A Fable is a highly allegorical work that takes the Christ-like Corporal Stephan, referred to for most of the book merely as “the corporal,” and puts him in the trenches in World War I, where he leads a group of 12 other commissioned officers in a mutiny of peace. The novel opens just after the corporal and his disciples have convinced an entire regiment of three thousand French soldiers to refuse to fight, after which their German enemies similarly lay down their arms, causing a spontaneous outbreak of peace in the midst of a war. The book itself covers the various reactions to the corporal’s move, where the French army wants to execute him while also covering up the incident so that the war can continue. Woven into this is a second, loosely related story of an injured American racehorse whose rider and trainer rescue him from either death or work as a captive stud, traveling to small towns where the horse still wins various races even though he’s running on three legs, with the rider becomes a sentry in the war and the trainer adopts a new identity and travels to Europe to find his partner.

The corporal’s Christ allusions are blatant, perhaps too much so for modern analysis. He’s 33 at the time of the mutiny and eventual execution. He’s tempted by his father (“the general”) before the order for his execution, and the night prior to his death he has a last supper with his disciples, including the one who betrays him and the one named Piotr who denies knowing Stephan three times. His mother was Marya, and his fiancée was a prostitute from Marseilles. After his death, his corpse disappears (thanks to a German air-raid). Even his name alludes to Christianity – Saint Stephan, who is mentioned in the New Testamant, is considered the first martyr in the history of the Christian Church.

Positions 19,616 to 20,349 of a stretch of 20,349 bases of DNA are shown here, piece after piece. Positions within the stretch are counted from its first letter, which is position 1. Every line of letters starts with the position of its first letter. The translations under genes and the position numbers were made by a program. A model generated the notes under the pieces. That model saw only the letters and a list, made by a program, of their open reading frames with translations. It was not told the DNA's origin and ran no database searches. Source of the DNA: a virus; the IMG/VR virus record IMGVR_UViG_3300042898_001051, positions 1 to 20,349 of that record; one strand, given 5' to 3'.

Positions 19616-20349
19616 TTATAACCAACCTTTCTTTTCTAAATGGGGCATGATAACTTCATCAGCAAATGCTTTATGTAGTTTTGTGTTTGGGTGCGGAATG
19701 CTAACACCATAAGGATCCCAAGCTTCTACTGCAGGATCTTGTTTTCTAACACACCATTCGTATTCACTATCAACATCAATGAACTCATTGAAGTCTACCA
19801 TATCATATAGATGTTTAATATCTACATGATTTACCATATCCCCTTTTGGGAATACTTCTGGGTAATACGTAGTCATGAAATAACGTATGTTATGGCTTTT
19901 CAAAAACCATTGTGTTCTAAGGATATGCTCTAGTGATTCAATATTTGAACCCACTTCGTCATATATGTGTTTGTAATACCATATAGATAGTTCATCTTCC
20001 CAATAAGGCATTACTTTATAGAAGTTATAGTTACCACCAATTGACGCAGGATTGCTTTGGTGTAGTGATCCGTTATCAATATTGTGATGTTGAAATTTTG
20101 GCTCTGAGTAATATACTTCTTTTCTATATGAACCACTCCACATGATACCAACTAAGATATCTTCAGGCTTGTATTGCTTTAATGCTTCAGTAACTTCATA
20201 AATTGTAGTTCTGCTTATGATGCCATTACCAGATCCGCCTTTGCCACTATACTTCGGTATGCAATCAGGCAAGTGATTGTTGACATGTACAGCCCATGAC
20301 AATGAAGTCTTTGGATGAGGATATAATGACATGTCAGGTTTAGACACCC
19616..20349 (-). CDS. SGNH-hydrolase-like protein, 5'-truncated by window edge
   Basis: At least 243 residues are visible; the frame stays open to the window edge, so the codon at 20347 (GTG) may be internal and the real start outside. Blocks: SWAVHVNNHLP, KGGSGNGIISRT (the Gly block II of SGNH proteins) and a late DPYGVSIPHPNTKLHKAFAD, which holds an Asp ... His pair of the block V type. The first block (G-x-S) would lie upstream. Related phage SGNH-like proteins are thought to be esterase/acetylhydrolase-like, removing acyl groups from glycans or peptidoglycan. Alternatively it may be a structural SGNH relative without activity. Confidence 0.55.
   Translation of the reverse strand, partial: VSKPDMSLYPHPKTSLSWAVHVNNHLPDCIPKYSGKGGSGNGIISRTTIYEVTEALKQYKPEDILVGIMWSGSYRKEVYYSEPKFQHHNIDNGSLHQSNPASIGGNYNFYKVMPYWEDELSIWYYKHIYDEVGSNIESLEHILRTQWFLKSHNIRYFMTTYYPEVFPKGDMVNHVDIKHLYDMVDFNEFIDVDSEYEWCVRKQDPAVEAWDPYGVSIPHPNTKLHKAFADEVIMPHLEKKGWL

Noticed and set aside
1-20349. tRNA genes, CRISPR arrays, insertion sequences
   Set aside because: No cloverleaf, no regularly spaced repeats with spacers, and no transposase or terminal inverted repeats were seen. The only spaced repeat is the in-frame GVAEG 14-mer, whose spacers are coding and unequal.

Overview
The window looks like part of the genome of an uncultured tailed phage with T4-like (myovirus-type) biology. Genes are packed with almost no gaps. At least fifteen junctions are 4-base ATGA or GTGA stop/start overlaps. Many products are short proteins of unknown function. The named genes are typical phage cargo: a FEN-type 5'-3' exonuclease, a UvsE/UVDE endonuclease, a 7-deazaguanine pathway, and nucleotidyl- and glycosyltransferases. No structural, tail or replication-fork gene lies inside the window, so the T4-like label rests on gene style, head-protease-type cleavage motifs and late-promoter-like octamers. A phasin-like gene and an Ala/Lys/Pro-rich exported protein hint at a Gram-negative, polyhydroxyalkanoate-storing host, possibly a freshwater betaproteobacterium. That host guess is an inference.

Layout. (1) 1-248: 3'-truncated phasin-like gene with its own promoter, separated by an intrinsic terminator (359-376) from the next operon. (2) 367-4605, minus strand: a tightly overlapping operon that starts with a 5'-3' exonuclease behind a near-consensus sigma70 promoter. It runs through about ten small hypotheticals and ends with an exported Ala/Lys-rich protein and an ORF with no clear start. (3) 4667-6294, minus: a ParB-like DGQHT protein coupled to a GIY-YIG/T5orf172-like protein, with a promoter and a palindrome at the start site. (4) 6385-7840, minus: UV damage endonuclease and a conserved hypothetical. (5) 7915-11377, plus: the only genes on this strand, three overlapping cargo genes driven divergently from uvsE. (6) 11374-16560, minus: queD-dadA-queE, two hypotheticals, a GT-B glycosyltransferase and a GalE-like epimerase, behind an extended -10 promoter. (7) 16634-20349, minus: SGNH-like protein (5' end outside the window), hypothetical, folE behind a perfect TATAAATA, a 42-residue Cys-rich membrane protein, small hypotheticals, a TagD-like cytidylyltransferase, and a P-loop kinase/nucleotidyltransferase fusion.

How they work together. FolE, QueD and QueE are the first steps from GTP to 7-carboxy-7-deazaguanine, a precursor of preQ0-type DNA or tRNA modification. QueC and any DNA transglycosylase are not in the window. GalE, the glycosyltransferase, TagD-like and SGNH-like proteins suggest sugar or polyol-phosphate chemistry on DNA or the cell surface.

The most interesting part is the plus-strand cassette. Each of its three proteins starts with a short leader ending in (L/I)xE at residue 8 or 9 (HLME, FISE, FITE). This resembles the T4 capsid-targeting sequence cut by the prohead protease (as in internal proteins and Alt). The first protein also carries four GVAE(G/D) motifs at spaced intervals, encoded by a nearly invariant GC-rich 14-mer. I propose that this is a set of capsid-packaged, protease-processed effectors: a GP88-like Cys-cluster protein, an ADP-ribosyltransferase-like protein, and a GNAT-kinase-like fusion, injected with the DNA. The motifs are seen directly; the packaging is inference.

The novel is virulently anti-war, as you might expect with a Christ figure at its center, but there are elements of the picaresque in the book as well, such as the ragtag group of soldier’s at the book’s conclusion who need to find a corpse to bury in the Tomb of the Unknown Soldier in Paris. I don’t know if Joseph Heller read A Fable, but there’s a similar vein of lack of respect for military authority and an awareness of the absurdity of war as a solution for most international problems and of the war machine’s desire to keep the combat going as a way to feed itself. Faulkner thought of this novel as his masterpiece, which leads me to believe that he viewed it as a strong pacifist statement that would incorporate satire and religious/moral arguments as a statement against war, with World War II ending around the time he began the novel and the Korean War occurring while he was still writing it.

I found the reading itself to be difficult, in part because his prose is too prolix, perhaps Proustian, but even more because he refuses to use his characters’ names, sometimes failing to name them at all. Keeping the corporal, the runner, the sentry, the general, and so on straight is hard enough without using their names, and it’s worse when there’s another general (Gragnon, who oversaw the mutinous regiment and realizes his career is over when they stop fighting) and a handful of corporals running around the book. There’s one point where Faulkner connects the horse’s groom (Mr. Harry) with the sentry, but I kept forgetting the two were the same character because he never uses the name with the term “the sentry,” who’s also a bit of a loan shark in his new regiment. A surfeit of descriptive prose can be acceptable if it’s actually descriptive, but much of the first third of A Fable felt shrouded in fog to me, including the opening section with the mutiny and the scene where a German general flies through a faked firefight to reach a negotiation to resume combat. So while the plot itself is elegant and simple, with much to ponder and analyze, it’s a book that probably requires a second or third reading to fully grasp the specific details of the story. That’s the best reason I can conceive why it’s so little read or discussed today, even as less ambitious works like As I Lay Dying continue to receive copious praise.